If that shot had gone wide, Bill Barilko would have been in a lot of trouble.
Here it was, overtime in Game 5 of the Stanley Cup Final, and Bill had abandoned his position at the left point to gamble on a loose puck near the faceoff circle. Worse, he'd hooked skates with teammate Cal Gardner (who really should have been the one after that puck) and was prone on the ice, completely out of position for the return rush - and it was the Richard line on the ice for Montreal.
As it was, he was the hero. Leaf coach Joe Primeau, not quite the stickler for defensive positioning that Hap Day was, but still pretty conscious of it, let Barilko know that this time, it was OK. "I told you the slap shot was a deadly shot," Barilko told him in return.
Carried around on his teammates' shoulders, Bill was the conquering hero.
And then he became the lost one.
In what is probably the second-greatest loss associated with someone named Henry Hudson, Bill and Hudson were lost in a plane crash that summer. Everyone knows the story. During the parade in 1962, someone came up to the Big M and told him they'd found the body. He got the significance right away.
Bill wasn't inept offensively. He'd score a goal every ten games or so, which is about on par for a defenseman of that era. It just wasn't his game. Defensive play and punishing hits were. If an opponent was "Barilkoed," you knew he'd been victimized by one of Bill's hits. He liked to catch you unaware, then warn you a second or so before the hit, when it was too late to do anything about it. If, as a player, you heard someone say "boop boop," it was already too late.
He came to the Leafs from - of all places - Hollywood. It must have been a pretty big change for a kid from Timmins whose earlier teams included the Holman Pluggers and Porcupine Combines. He was brash, good-looking and confident. He'd refer to himself in the third person as "the Kid." "Don't worry, the Kid's going to be all right."
His first call-up was in late 1946-47, and he helped the Leafs win the Stanley Cup. He'd win it in four of his five NHL seasons - quite the beginning to his NHL career. Turk Broda called him the best defenseman that he'd ever played behind.
After his disappearance, rumours of every kind abounded, even that he'd gone to Russia, home of his forebears, to play hockey. What was most certain was the hole he left in the Leaf lineup and the mark he'd left on the psyche of the city. The Leafs tried a number of defenders in his place, eventually settling on a young Tim Horton. Bill's number 5 went into retirement and hasn't been worn since.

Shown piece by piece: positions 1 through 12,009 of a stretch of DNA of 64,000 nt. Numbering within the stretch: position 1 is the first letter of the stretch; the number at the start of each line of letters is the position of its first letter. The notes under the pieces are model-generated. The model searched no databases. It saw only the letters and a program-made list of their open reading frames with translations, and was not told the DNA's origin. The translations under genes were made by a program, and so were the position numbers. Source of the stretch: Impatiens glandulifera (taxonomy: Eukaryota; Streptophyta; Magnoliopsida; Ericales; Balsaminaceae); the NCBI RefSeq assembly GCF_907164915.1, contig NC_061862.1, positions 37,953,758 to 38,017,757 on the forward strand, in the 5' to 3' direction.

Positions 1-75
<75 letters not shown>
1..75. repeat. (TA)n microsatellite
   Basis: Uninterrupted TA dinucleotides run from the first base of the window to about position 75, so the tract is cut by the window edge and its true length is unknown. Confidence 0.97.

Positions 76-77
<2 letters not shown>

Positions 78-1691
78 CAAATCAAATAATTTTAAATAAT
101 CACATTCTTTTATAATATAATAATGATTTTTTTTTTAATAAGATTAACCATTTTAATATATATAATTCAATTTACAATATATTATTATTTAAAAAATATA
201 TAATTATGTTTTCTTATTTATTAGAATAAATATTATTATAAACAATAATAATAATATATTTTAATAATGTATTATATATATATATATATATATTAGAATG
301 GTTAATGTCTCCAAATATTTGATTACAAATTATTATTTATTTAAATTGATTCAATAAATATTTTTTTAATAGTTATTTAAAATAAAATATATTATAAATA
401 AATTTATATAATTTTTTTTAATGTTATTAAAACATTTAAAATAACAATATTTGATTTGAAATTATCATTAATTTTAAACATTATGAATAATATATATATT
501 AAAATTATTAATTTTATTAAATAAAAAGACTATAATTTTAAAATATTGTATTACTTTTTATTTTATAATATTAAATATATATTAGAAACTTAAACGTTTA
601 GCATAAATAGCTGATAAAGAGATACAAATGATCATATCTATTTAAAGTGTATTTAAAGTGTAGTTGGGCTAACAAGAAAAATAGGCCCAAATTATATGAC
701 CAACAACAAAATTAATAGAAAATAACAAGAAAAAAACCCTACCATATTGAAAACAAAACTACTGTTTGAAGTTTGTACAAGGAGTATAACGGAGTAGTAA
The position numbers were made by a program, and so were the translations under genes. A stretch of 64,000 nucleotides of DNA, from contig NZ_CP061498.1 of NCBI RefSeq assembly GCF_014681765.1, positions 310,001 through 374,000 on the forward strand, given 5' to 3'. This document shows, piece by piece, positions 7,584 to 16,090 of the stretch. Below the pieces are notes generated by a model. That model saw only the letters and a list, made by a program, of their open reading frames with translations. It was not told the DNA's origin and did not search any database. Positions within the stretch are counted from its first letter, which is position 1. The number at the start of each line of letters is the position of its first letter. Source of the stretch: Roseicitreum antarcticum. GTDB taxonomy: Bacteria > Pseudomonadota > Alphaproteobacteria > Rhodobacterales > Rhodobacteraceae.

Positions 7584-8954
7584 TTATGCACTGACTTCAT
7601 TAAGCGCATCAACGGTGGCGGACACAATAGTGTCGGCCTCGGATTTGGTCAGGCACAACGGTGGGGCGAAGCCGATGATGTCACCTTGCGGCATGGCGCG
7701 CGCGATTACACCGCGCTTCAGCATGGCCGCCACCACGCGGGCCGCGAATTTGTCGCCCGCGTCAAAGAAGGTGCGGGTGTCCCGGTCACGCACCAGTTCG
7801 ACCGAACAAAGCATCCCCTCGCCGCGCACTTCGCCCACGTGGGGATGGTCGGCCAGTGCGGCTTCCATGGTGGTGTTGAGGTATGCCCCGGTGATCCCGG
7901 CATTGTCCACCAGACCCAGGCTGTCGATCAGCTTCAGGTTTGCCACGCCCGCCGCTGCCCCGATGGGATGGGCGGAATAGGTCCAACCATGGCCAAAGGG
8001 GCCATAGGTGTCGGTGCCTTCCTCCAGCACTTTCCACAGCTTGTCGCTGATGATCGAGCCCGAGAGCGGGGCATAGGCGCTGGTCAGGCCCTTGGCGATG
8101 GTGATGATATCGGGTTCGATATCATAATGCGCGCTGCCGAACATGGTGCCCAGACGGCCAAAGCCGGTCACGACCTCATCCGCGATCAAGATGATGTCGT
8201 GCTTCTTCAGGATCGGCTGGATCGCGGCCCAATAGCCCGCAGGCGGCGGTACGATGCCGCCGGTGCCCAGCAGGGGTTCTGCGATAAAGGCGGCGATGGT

His death was almost 60 years ago now, and he's still among the most famous players to have ever donned the sweater.
Every year, on the last day before I abandon the LotD for a couple of weeks' holiday, I try to pick someone with enough stature to carry things throughout the season.
This year, it's Bill - a nod to the player and to the sphere that bears his name. I came to the Barilkosphere a year and a half ago out of the world of message boards. It's been a tremendous time and what I've seen done has really astonished me - the analytical work, the humour, the research.
I see the respect it garners when eyebeleaf or Toronto Mike cover games at the behest of the team, when PPP gets himself a seat at the draft, when a publication like the Maple Leafs Annual can come into existence, when media types acknowledge our existence or even pay the ultimate compliment of ripping us off. It's really fantastic. Great job everyone.
|1946-47||Toronto Maple Leafs||NHL||18||3||7||10||33||11||0||3||3||18|
|1947-48||Toronto Maple Leafs||NHL||57||5||9||14||147||9||1||0||1||17|
|1948-49||Toronto Maple Leafs||NHL||60||5||4||9||95||9||0||1||1||20|
|1949-50||Toronto Maple Leafs||NHL||59||7||10||17||85||7||1||1||2||18|
|1950-51||Toronto Maple Leafs||NHL||58||6||6||12||96||11||3||2||5||31|
Played in NHL All-Star Game (1947, 1948, 1949)
- Died of injuries suffered in airplane accident, August 26, 1951.
the HHOF take on Bill:
"The short, remarkable life of Bill Barilko ended in tragedy just weeks after he became a team's hero. Barilko hailed from Northern Ontario and pursued his lifelong dream to play for the Maple Leafs. He started his pro career playing in Hollywood of all places, but his ferocious checking and determined play earned him a callup to Maple Leaf Gardens, and extraordinary promotion, to say the least.
Once Conn Smythe saw Barilko play in the Blue and White, he knew his defenceman was never going to Hollywood again except, perhaps, on a summer vacation. Barilko hit every opponent with equal force and was a rock on Toronto's blueline. In his five NHL seasons, he won four Stanley Cups, scoring, arguably the most dramatic Stanley Cup winning goal, and certainly the one that is reproduced more frequently than any other.
In 1951, the Toronto-Montreal finals were the closest ever, with all five games going into overtime, the only such final series in Cup history. It was Barilko who scored the winner in that deciding game, hero for a city and country. But in the summer, he went on a fishing trip with a friend, taking a small plane into the remotest north of Ontario. On its return, the friends likely weighed the plane down with catch, and the plane crashed, killing the two men. It was not until 1962, that the plane and remains were discovered by pilot Ron Boyd, shortly after the Leafs had won the Cup. It was their first victory since Barilko's heroics."